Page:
Huawei launches A800 AI storage system

The A800 is a freshly released Huawei AI storage system designed to accelerate AI training on multi-petabyte datasets, featuring a scale-out architecture that supports 100 million IOPS and petabytes-per-second bandwidth.

Update: PCIe bus and DPU details added. 10 May 2024.

It follows the A310 launch from August last year. The A-series are AI-focused storage arrays and sit alongside the Dorado all-flash arrays and Pacific scale-out hybrid data lake products in Huawei’s OceanStor product line. Huawei first revealed the A800 AI storage system in China in September last year and discussed the product at its Data Infrastructure Forum event in Berlin yesterday.

Huawei presentation
Dr Pete Zhou presenting the A800 at Berlin and showing the six patrameters that AI storage, like the A800, needs to support

Dr Peter Zhou, Huawei VP and President of Huawei Data Storage Product Line, talked about “Redefining Data Storage in the Data Awakening Era.” He said he expects the future of data storage to be driven by multiple capabilities including ultra performance, data resilience, new data paradigms, scalability, sustainability, and a data fabric.

Huawei believes that the industry is entering an AI era in which data storage has to become much more performant and highly scalable, out to the exabyte level, by using new architectures and software. 

Huawei slide

The A800 is, Huawei says, a next-gen, high-performance NAS storage system. It provides an AI storage power foundation with a data and control plane separation architecture, OceanFS high-performance parallel file system, flexible bi-directional expansion, and other capabilities, all designed to support real-time hyper-cluster scheduling. OceanFS supports the standard protocols – NFS, SMB, HDFS, S3, POSIX, MP-IO – for applications. The system has built-in ransomware detection with a 100 percent detection rate on tests run by the Tolly Group.

It has a SmartMatrix Pro data and control plane separation architecture, enabling it to transfer data via interface modules to/from drives, and bypass bottlenecks that are created by CPUs and memory. We aretold that the A800 uses PCIe gen 5 in the control plane. There’s a high-speed data direct path for the A800 data flow from the DPU to the SSD. This direct data path can bypass the CPU and memory. Only the metadata and other control information are processed by the CPU. Meanwhile, the DPU can be expanded to various near-data computing modules based on different computing power combinations. For example, when the DPU initiates data migration, it performs offload acceleration for security, encryption and even data preprocessing in near-data (near storage) processing mode.

Huawei claims all this enables the A800 to deliver ten times higher performance than traditional storage, at 24 million IOPS per controller enclosure.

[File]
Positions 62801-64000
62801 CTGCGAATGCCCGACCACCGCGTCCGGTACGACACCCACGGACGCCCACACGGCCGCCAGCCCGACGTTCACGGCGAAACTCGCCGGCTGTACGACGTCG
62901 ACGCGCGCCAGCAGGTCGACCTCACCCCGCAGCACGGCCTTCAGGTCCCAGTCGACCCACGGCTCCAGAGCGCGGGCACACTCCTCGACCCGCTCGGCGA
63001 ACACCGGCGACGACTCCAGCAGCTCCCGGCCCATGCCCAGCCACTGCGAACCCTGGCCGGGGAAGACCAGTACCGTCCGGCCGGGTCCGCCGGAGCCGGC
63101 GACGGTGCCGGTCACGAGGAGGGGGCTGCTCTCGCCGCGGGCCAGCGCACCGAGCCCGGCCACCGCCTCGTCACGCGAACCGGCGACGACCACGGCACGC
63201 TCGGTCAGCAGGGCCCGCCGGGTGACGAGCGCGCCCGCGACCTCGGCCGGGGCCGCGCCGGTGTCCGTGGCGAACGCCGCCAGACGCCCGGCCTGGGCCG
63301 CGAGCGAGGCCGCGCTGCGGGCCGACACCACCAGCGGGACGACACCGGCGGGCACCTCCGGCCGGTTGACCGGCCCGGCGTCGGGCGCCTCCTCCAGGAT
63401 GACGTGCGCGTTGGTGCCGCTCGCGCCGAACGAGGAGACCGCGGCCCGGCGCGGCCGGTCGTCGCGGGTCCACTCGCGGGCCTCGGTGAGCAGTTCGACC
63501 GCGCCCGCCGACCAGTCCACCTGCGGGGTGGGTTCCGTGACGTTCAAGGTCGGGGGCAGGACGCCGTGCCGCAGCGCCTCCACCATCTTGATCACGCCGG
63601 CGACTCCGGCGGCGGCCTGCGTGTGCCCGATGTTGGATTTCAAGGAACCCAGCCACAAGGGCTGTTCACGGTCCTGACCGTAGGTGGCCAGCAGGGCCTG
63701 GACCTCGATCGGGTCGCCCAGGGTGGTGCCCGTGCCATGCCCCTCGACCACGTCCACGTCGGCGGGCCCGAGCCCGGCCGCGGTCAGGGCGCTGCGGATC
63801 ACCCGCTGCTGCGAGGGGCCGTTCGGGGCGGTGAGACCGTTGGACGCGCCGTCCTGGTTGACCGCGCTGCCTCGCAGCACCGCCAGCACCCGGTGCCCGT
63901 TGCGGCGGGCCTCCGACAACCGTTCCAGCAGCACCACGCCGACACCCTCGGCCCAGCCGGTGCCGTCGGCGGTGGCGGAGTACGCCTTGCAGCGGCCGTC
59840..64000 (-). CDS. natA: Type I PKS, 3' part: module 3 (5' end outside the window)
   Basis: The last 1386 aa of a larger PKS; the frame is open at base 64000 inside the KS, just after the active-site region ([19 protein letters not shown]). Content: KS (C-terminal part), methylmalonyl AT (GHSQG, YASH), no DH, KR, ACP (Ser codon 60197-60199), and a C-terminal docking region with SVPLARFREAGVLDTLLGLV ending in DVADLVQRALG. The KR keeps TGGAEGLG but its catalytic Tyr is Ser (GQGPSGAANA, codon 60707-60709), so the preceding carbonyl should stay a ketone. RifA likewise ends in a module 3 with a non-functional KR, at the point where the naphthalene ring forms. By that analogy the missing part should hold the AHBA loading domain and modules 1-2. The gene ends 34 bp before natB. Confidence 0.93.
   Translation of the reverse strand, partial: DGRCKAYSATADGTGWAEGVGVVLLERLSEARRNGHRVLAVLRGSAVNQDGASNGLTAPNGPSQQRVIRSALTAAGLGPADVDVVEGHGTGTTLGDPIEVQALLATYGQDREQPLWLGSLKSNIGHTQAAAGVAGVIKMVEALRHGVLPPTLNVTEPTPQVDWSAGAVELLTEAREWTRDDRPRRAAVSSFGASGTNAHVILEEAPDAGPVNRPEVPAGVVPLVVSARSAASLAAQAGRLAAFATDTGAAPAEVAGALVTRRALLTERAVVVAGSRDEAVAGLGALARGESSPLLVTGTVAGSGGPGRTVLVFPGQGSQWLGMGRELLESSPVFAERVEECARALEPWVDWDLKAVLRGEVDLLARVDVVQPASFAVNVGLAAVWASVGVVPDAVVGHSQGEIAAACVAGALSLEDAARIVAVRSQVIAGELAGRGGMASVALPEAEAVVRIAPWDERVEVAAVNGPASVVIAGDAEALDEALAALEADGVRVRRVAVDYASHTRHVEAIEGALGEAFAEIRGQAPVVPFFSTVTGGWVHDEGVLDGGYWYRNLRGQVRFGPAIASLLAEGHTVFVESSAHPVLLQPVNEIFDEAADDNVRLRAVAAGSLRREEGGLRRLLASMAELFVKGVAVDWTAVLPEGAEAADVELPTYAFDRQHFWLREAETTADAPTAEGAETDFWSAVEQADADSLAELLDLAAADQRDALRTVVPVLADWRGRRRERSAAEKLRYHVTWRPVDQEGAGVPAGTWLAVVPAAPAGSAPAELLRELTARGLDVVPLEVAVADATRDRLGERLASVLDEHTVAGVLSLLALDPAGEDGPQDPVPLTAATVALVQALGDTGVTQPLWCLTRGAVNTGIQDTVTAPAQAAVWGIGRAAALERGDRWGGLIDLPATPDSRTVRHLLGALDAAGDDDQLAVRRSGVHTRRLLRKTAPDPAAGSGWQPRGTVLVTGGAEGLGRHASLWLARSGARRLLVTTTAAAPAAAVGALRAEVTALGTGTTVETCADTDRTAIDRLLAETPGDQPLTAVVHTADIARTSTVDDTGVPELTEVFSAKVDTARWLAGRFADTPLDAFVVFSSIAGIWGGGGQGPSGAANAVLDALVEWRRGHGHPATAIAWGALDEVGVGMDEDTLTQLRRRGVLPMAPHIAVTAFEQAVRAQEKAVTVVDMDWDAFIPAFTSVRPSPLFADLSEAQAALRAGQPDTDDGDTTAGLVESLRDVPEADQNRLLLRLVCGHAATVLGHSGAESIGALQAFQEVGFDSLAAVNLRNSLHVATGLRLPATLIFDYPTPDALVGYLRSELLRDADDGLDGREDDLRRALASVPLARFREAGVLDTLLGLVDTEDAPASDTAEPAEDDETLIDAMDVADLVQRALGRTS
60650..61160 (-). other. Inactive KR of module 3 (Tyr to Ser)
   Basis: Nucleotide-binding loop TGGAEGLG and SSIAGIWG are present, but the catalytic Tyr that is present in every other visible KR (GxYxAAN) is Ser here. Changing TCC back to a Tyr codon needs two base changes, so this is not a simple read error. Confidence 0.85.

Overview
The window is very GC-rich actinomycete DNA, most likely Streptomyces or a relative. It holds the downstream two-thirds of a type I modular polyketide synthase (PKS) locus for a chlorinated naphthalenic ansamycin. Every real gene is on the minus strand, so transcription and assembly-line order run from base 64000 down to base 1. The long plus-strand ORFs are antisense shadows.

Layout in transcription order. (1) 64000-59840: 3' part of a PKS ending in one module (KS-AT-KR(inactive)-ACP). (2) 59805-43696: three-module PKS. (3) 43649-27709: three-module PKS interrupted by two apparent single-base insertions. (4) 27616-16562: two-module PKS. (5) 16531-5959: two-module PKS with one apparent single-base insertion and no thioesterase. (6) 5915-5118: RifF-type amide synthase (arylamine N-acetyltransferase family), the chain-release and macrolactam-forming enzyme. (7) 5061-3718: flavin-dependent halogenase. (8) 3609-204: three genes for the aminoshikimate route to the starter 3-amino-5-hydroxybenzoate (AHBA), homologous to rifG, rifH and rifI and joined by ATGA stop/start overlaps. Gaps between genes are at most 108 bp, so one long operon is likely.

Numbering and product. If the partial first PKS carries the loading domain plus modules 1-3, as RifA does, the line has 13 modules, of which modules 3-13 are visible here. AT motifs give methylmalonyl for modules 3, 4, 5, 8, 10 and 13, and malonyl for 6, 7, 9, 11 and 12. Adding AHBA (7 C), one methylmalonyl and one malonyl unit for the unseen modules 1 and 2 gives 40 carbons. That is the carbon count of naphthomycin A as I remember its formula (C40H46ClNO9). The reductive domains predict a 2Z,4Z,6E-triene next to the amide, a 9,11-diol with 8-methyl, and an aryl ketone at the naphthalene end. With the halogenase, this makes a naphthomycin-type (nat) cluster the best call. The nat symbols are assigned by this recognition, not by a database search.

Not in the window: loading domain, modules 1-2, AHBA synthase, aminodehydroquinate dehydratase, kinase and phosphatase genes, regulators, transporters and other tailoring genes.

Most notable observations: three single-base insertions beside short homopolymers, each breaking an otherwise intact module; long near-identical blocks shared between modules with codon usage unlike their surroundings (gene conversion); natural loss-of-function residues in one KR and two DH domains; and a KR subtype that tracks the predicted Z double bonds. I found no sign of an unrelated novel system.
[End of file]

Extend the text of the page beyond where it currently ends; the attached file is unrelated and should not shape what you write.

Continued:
Huawei claims this level of performance enables it to checkpoint long-running AI training jobs in seconds rather than minutes, restoring checkpoints in the same kind of time, leading to shorter training runs and increased system utilization.

Huawei slide

The scale-out A800 can have up to 512 controllers and 4,096 computing cards, taking it to exabyte capacity levels.  

A NetApp ONTAP cluster can scale out to 24 dual controller nodes in a NAS configuration, putting the A800’s scalability in a different category altogether. The A800 uses Huawei-designed, Arm-based Kunpeng processors and not x86 CPUs.

Huawei A800 node image
A800 node image

The A800 chassis, looking to be 8RU-sized in images, houses two processing shelves, supporting both CPUs and GPUs, and two SSD storage shelves. Each processing shelf an be scaled up with more GPUs, DPUs, or NPUs for near-storage computing. We understand that, as with the A310, node software can provide data pre-processing such as filtering, video and image transcoding, and enhancement.

The system supports 30 TB and 50 TB SSDs today and will support 128 TB drives next year. 

Michael Fan, Huawei Data Storage marketing VP, told us these will use a mix of TLC and QLC flash to optimize capacity and drive lifetime. They have a Huawei-developed controller and come in U.2 and palm-size physical formats. The palm-size format is thinner than a U.2 SSD and could be either longer or shorter than that format. It appears to be similar to the EDSFF E3.S format but Huawei does not use EDSFF nomenclature. 

Huawei slide

We don’t know if these 128 TB drives will be available outside Huawei and, in effect, these are proprietary SSDs, like IBM’s FlashCore Modules and Pure’s Direct FlashModules. 

Huawei says the A800 has a storage density of more than 1 PB per rack unit (PB/u) and an 0.7 watt/TB electricity draw.

The A800 has a six nines data reliability measure, we’re told. For AI work, it supports vector index tensor data, and retrieval-augmented generation (RAG). We understand that a vector index is a specialized data structure optimized for efficient vector similarity searches on tensor data, such as embeddings, in data lakes and warehouses like BigQuery.

It has an Omni-Dataverse global file system, namespace, and data fabric built in the Data Management Engine (DME). The DME helps manage mass data for on-demand data access and mobility, and secures data protection. It also uses AI for IT operations (AIOps) to identify potential system risks and forestall problems, such as locating performance issues. 

Huawei slide

The A800 will be available later this year.

Read a Huawei white paper for more information.